Healthy people should apply moisturiser on their skin to improve its barrier function. Using moisturiser regularly - at least twice a day, once in the morning and once in the evening - can prevent skin from drying and reduce itch, Dr Chiam said.
Avoid using harsh soap, which can further damage the skin barrier.
Those with eczema and psoriasis, whose skin barriers are weakened, are more susceptible to the haze and their skin conditions may flare up, causing rashes and itch, she added.
So they need to cover areas of broken skin to protect it from the dirt and toxins in the air, Dr Chiam said.
They also have to avoid contact with hot water and scratching their skin, she added.
People with broken skin and wounds need to see a doctor to get cream to prevent infection, she said.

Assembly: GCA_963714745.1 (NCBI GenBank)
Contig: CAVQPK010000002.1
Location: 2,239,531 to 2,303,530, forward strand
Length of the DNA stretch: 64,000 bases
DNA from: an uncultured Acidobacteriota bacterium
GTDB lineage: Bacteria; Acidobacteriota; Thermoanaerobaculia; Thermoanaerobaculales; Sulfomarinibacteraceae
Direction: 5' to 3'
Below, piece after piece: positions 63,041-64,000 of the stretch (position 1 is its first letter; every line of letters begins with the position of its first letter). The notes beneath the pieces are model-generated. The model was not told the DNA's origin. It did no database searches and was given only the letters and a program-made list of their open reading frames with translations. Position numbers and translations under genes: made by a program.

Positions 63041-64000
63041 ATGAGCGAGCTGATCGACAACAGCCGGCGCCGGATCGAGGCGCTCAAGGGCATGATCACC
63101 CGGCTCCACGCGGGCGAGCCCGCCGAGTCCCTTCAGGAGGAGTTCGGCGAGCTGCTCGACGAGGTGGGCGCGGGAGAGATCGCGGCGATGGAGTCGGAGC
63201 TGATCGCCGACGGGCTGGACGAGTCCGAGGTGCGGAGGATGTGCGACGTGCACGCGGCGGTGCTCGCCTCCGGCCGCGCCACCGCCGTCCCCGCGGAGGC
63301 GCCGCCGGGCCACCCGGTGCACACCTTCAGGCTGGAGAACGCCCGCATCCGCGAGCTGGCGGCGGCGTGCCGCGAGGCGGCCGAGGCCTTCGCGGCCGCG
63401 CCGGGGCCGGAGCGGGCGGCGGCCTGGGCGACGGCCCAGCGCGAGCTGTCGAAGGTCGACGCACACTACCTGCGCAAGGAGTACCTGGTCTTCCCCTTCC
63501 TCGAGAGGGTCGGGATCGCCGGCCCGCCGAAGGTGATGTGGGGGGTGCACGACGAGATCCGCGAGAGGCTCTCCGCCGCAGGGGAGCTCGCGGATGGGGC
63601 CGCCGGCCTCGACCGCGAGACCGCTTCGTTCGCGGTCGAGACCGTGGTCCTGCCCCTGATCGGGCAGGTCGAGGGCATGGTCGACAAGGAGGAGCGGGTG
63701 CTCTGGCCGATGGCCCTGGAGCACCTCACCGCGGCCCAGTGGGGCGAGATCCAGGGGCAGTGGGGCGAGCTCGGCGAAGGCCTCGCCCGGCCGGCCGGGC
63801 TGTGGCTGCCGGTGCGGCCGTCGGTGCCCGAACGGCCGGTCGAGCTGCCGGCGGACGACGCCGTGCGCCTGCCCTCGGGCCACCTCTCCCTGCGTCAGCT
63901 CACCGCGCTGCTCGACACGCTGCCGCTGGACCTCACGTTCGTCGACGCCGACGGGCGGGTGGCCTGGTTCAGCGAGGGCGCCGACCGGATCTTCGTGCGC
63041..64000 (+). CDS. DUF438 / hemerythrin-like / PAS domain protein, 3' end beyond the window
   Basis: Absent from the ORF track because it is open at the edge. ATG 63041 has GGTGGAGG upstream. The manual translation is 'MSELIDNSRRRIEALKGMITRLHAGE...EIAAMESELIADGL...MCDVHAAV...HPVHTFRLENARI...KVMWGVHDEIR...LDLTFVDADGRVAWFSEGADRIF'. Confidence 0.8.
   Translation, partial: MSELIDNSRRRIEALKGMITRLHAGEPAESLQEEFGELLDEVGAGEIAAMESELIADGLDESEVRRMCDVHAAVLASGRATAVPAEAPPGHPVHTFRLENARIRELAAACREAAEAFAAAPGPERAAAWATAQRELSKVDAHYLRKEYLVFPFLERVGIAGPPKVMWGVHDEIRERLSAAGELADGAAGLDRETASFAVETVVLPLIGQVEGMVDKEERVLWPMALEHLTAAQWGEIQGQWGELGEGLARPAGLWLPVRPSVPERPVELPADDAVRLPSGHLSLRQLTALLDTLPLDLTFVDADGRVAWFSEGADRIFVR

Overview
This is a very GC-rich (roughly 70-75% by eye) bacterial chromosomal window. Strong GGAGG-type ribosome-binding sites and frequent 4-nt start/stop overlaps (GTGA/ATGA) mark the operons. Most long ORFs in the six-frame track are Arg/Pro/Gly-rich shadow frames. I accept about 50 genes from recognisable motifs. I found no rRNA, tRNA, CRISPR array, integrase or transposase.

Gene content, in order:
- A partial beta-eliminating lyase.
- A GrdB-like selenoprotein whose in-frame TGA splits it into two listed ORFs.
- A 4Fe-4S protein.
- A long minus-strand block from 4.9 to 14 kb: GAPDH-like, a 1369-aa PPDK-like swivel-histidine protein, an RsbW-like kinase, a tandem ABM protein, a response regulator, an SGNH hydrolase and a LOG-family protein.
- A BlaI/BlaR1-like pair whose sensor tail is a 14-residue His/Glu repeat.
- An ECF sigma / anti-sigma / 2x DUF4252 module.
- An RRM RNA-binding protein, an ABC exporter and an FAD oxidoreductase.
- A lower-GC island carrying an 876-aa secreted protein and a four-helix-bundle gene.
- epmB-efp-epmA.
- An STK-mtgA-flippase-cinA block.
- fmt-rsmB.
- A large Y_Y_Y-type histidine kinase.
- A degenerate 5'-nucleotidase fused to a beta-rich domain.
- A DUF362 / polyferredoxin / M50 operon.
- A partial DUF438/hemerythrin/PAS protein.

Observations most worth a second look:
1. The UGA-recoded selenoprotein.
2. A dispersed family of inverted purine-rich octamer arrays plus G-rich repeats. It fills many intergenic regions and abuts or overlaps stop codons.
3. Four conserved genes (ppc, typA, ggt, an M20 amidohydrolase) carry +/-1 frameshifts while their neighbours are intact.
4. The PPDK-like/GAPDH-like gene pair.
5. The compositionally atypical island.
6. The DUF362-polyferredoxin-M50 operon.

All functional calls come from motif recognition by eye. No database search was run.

Others with a red, itchy rash that is not alleviated with moisturiser also need medical attention.
Eat well to stay healthy
Eat well to stay healthy
Doctors advised people to stay indoors as much as possible and keep the doors and windows closed. They should switch on the air-conditioner or use air purifiers to filter the air.
The Ministry of Health recommends that people avoid vigorous outdoor activity once the PSI crosses 200. During exercise, a person inhales faster and harder and, hence, may breathe in more harmful haze particles.
The National Environment Agency said healthy people need to wear masks only if the PSI goes beyond 200 and they cannot avoid prolonged and strenuous outdoor activities.
People can also keep up their immunity by consuming the necessary nutrients. These include vitamins A, B, C, D and E, minerals such as zinc, selenium, iron and copper, and omega-3 fatty acid, which has an anti-inflammatory effect, said MrDerrick Ong, dietitian and director of Eat Right Nutrition Consultancy.